Just before Christmas, Miami transit workers have been stiffed out of thousands of dollars they've been owed for years, leaving some in a tough spot for the holidays.
For the last three years, the Transport Workers Union (TWU) Local 291 has been negotiating a new employment contract with Miami-Dade County. The contract was supposed to last from 2017 to 2020 and give longtime employees who haven't had a raise in years an increase in pay for longevity. But the county didn't accept the contract until this, as it was nearing its expiration.
Once the contract was ratified, 1,000 union employees were owed tens of thousands of dollars in back pay. Yet the county has delayed paying raises to those workers for over a month, which union leadership calls "a slap in the face."
"What's happened is that every pay period the can keeps getting kicked down the road. They keep saying, 'Next pay period, next pay period,'" says Jeffery Mitchell, TWU Local 291 president.
Mitchell says veteran bus drivers and rail operators have been promised every two weeks since October 18 that they'd receive the back pay, but some still haven't seen any of it. Each pay period, county administrators have claimed that they were still calculating the pay and that workers would get the money in the next paycheck. When the target was moved for the umpteenth time last week, Mitchell says, he'd had enough.
In a letter shared on social media, Mitchell condemned county leaders, including Alice Bravo, the director of transportation and public works, for not paying employees what they're owed and for being dishonest about when they could expect to be paid.
"This is completely unacceptable and should have been completed much sooner than this. We are approaching yet another pay period that is critical to our members and their families, many of whom have been setback [sic] by COVID-19, health issues, and other stressful factors," Mitchell wrote on December 14.
After all the hardships that COVID has brought to our workers, we now find ourselves having to beg for backpay wages that were agreed upon months ago and set to be paid 11/6. The ineptitudes and abuses of @IRideMDT Dir Alice Bravo must be addressed by @MayorDaniella ASAP. pic.twitter.com/sBC3XYI5KR— TWU Local 291 (@TWUlocal291) December 16, 2020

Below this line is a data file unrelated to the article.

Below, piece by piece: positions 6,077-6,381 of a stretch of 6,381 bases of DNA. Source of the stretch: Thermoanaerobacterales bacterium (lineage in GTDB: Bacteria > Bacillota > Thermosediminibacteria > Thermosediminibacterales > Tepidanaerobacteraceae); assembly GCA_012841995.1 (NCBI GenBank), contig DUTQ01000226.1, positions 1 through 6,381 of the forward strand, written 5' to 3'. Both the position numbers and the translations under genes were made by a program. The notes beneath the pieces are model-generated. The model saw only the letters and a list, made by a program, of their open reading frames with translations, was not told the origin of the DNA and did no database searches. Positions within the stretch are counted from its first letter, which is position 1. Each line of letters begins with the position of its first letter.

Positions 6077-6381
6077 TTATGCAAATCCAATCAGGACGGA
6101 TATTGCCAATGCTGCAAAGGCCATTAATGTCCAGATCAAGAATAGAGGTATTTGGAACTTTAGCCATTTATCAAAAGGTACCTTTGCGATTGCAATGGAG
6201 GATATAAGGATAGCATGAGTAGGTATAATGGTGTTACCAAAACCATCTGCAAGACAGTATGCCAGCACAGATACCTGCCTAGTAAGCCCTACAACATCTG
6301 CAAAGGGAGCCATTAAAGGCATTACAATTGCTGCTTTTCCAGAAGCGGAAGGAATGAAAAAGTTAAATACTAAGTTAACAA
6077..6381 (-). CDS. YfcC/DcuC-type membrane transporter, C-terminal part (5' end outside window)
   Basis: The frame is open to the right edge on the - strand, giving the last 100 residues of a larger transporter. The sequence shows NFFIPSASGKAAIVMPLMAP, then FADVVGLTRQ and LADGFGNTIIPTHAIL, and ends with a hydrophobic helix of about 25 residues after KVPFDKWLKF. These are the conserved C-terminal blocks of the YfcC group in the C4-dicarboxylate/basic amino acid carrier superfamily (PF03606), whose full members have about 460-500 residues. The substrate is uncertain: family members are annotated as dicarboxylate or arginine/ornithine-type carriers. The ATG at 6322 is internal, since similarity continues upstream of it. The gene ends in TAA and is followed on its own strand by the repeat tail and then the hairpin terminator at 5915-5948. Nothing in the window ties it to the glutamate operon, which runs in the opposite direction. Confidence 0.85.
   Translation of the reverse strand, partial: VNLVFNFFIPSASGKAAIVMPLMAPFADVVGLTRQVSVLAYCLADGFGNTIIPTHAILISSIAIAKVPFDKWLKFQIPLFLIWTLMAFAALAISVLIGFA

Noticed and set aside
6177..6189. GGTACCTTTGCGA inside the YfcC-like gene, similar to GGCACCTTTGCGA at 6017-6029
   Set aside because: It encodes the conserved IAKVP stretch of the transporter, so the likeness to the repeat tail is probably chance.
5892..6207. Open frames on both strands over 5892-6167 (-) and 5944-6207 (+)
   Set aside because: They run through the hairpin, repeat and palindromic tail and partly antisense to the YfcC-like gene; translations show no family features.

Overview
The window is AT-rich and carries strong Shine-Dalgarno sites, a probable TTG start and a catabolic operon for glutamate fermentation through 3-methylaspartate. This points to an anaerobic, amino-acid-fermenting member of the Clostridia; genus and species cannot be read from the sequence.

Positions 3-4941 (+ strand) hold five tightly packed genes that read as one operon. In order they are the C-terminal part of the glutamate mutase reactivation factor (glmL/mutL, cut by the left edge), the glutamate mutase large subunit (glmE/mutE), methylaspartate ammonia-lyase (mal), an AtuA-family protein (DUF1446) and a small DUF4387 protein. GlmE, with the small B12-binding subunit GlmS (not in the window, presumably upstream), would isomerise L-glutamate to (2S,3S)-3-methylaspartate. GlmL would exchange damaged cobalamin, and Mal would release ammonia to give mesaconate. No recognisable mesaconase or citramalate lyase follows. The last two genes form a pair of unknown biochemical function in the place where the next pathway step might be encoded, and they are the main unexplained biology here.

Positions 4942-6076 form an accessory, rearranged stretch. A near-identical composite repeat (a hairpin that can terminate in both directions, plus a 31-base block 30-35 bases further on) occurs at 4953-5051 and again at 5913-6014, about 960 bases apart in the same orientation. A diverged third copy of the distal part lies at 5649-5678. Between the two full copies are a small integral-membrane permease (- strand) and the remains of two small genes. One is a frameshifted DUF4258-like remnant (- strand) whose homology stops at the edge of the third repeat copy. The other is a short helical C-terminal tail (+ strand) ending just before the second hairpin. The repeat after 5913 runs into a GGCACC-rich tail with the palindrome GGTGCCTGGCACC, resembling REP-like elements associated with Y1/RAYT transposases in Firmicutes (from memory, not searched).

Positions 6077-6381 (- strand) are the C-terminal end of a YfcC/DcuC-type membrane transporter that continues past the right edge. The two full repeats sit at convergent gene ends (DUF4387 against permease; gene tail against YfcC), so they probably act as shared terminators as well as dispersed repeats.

After the union's letter was shared on social media, Mitchell was contacted by the county's newly appointed chief operating officer, Jimmy Morales, who told him that the human resources department was still calculating what 727 of the 1,000 longtime employees were owed, despite earlier assurances that the work had already been done. According to Morales, only 273 employees are expected to have their raises before December 25. The rest will most likely have to wait until December 31.
"I sincerely apologize for the delay in the processing of the 'longevity step payment' for those members eligible to be at the new maximum of the range," Morales wrote in a December 17 email to Mitchell. "Processing the longevity pay step provision(s) requires an increased level of effort."
Mitchell tells New Times that while he appreciated the clarification from Morales, he wishes county leaders had been clear about the payment schedule from the get-go. The transit workers eligible for raises, several of whom have families to support, were hoping for some relief ahead of the holidays and expected to see the extra money in their paychecks weeks ago. Now, they're left empty-handed until the end of the year.
"It's been real stressful this year, if not for them, then for family members who are out of work. Some employees have spouses who work in the private sector who have lost their jobs," Mitchell says. "A lot of my members have told me, 'I needed this for Christmas.'"
As a result of the delays, some upset employees have compared Miami-Dade County to the Grinch.
Keep Miami New Times Free... Since we started Miami New Times, it has been defined as the free, independent voice of Miami, and we would like to keep it that way. Offering our readers free access to incisive coverage of local news, food and culture. Producing stories on everything from political scandals to the hottest new bands, with gutsy reporting, stylish writing, and staffers who've won everything from the Society of Professional Journalists' Sigma Delta Chi feature-writing award to the Casey Medal for Meritorious Journalism. But with local journalism's existence under siege and advertising revenue setbacks having a larger impact, it is important now more than ever for us to rally support behind funding our local journalism. You can help by participating in our "I Support" membership program, allowing us to keep covering Miami with no paywalls.